What U.S. under-preparation for COVID-19 reveals about our country’s priorities

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Shelves usually stocked with bread lay nearly empty at a Target in Abington, Pa., Wednesday, March 18, 2020. Coronavirus concerns have led to consumer panic buying of grocery staples.  Photo by Matt Rourke/AP

Shelves usually stocked with bread lay nearly empty at a Target in Abington, Pa., Wednesday, March 18, 2020. Coronavirus concerns have led to consumer panic buying of grocery staples. Photo by Matt Rourke/AP

Maria Diaz-Islas is a Spring Fellow with Beyond the Bomb, a campaign against nuclear violence.

We are currently living in an apocalyptic state. Though the world might not necessarily be ending, people are watching their lives get rearranged and finding themselves grasping for a sense of control as the faults in our system are revealed. 

Last Wednesday, Thomas Katsouleas, president of the University of Connecticut, announced that classes are to remain online for the remainder of the Spring 2020 semester. Since then, many other schools have taken similar actions in an attempt to flatten the curve and stop the spread of COVID-19. Gov. Lamont has ordered all non-essential functions to shut down, and the state has suggested that people avoid leaving home, if possible. 

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the health of the American people is not a priority to the government.

So you might be surprised to learn that prior to the COVID-19 outbreak, the Trump Administration’s 2021 budget proposal sought to increase military spending by taking money out of domestic programs. In 2021, the U.S. plans to spend $48 billion on nuclear weapons; that’s $4 billion a month, or $15 a second.

That is billions of dollars that could go to buying face masks and tests.

It is easy to feel hopeless watching politicians argue over the appropriate course of action in the midst of a pandemic. However, it also prompts essential questions regarding our government’s priorities. For example, why is it so important that we increase military spending when we already have over 6,000 nuclear weapons in the United States alone?

This is a system that has consistently ignored the needs of the people it claims to protect. At the CDC Budget Request for Fiscal Year 2021, Robert Redfield, head of the CDC, said: “We’ve underinvested in the public health labs. There’s not enough equipment, there’s not enough people, there’s not enough internal capacity.” What is revealed is that the health of the American people is not a priority to the government.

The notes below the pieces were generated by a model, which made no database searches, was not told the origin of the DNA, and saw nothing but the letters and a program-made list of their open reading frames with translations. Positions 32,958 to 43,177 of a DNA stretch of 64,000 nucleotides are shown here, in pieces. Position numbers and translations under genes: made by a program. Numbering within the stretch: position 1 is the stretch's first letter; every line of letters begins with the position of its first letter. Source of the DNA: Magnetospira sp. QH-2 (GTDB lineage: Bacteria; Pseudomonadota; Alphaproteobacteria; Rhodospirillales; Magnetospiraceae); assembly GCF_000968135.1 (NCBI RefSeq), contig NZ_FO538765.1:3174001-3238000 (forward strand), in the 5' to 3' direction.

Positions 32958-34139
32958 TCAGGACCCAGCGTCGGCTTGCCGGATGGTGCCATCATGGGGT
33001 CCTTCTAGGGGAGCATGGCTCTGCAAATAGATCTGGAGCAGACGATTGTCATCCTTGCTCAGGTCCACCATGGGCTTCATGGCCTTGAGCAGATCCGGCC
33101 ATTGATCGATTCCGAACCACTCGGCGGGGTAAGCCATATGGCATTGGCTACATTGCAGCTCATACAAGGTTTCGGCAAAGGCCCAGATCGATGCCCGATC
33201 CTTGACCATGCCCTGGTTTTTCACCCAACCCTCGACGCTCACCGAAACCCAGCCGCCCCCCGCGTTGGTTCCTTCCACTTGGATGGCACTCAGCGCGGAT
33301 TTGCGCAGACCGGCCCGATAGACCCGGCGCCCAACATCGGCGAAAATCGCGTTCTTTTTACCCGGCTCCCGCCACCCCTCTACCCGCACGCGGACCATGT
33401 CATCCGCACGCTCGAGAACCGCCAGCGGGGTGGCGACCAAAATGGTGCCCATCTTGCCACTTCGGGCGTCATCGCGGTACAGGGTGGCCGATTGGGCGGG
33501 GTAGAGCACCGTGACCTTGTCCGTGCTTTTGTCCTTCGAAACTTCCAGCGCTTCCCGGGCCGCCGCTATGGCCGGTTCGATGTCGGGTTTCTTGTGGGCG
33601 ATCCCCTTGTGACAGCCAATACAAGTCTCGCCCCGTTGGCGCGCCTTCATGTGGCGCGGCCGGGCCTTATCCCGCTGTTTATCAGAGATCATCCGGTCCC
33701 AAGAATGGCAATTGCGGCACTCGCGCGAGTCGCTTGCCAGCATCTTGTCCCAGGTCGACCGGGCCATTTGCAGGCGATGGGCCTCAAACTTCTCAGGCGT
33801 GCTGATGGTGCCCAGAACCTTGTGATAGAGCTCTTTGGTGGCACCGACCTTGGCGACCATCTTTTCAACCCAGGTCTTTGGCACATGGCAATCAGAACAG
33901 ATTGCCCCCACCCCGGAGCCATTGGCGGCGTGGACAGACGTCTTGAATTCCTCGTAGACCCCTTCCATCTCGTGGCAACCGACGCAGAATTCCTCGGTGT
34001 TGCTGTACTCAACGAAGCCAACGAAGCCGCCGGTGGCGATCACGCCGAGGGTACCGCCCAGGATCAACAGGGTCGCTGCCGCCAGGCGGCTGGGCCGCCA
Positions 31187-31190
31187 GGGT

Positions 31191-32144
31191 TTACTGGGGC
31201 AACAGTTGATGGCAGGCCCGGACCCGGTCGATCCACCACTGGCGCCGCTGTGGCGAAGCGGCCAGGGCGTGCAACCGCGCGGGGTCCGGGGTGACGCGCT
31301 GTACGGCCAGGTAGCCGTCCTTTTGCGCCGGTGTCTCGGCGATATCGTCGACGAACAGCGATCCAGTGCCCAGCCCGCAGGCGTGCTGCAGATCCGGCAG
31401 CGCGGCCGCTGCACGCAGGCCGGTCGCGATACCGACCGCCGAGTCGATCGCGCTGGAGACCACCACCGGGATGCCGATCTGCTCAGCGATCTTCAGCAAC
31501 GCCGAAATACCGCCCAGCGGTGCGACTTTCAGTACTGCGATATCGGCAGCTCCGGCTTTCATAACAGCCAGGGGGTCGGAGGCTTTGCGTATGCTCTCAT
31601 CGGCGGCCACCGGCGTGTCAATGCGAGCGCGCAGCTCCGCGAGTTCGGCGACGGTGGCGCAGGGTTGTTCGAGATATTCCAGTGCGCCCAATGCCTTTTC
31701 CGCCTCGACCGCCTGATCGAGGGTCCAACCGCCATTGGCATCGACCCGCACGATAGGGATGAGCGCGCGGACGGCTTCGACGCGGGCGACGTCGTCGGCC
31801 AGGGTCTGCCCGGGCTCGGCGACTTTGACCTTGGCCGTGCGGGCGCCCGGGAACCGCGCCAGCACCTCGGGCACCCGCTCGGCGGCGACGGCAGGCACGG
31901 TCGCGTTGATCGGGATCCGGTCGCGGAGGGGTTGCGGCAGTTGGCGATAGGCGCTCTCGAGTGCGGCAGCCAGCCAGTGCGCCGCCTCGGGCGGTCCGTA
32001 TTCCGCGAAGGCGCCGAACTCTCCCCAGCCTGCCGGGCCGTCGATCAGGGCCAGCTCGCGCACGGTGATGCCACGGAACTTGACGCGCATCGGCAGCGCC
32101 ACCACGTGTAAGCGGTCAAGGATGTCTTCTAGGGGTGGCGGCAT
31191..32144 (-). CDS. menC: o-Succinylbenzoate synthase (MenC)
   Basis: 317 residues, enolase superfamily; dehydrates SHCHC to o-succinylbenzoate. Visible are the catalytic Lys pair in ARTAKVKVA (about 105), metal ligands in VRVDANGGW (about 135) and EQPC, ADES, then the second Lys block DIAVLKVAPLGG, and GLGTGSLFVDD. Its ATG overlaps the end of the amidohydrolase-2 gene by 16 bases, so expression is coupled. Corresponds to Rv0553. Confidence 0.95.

President Donald Trump speaks about the coronavirus in the James Brady Briefing Room, Monday, March 23, 2020, in Washington.  Photo by Alex Brandon/AP

President Donald Trump speaks about the coronavirus in the James Brady Briefing Room, Monday, March 23, 2020, in Washington. Photo by Alex Brandon/AP

Ideas that were previously perceived as “radical” by many are now being considered in a state of emergency. What the system fails to recognize is that so many Americans feel that they are in a state of emergency every day of their lives. There are so many other conditions putting people’s lives at risk that have nothing to do with a new viral outbreak. The only difference now is that nobody is safe. 

With New START, a treaty between the U.S. and Russia regarding nuclear policy that was signed by President Barack Obama back in 2010, expiring soon, we need an administration that prioritizes the people, understands the impacts a nuclear war could have on the environment and is set up to take on what we least expect.

Just as there is action you can take to stop the spread of COVID-19, you can also make a difference in nuclear policy today by taking two minutes to sign a petition supporting No First Use, Sen. Warren and Rep. Smith’s proposed bill that would make it policy that the U.S. would not be the first to launch a nuclear strike. You can also get informed about nuclear policy through sources like Beyond the Bomb Blog Posts or Inkstick, which are meant to make such information accessible to all.

Remember everybody: Spread peace, not germs.

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Maria Diaz-Islas is a Psychological Sciences major and Women’s, Gender, and Sexuality Studies minor at the University of Connecticut. She is also a Spring Fellow with Beyond the Bomb, a campaign against nuclear violence. She can be reached by email at maria.diaz-islas@uconn.edu.

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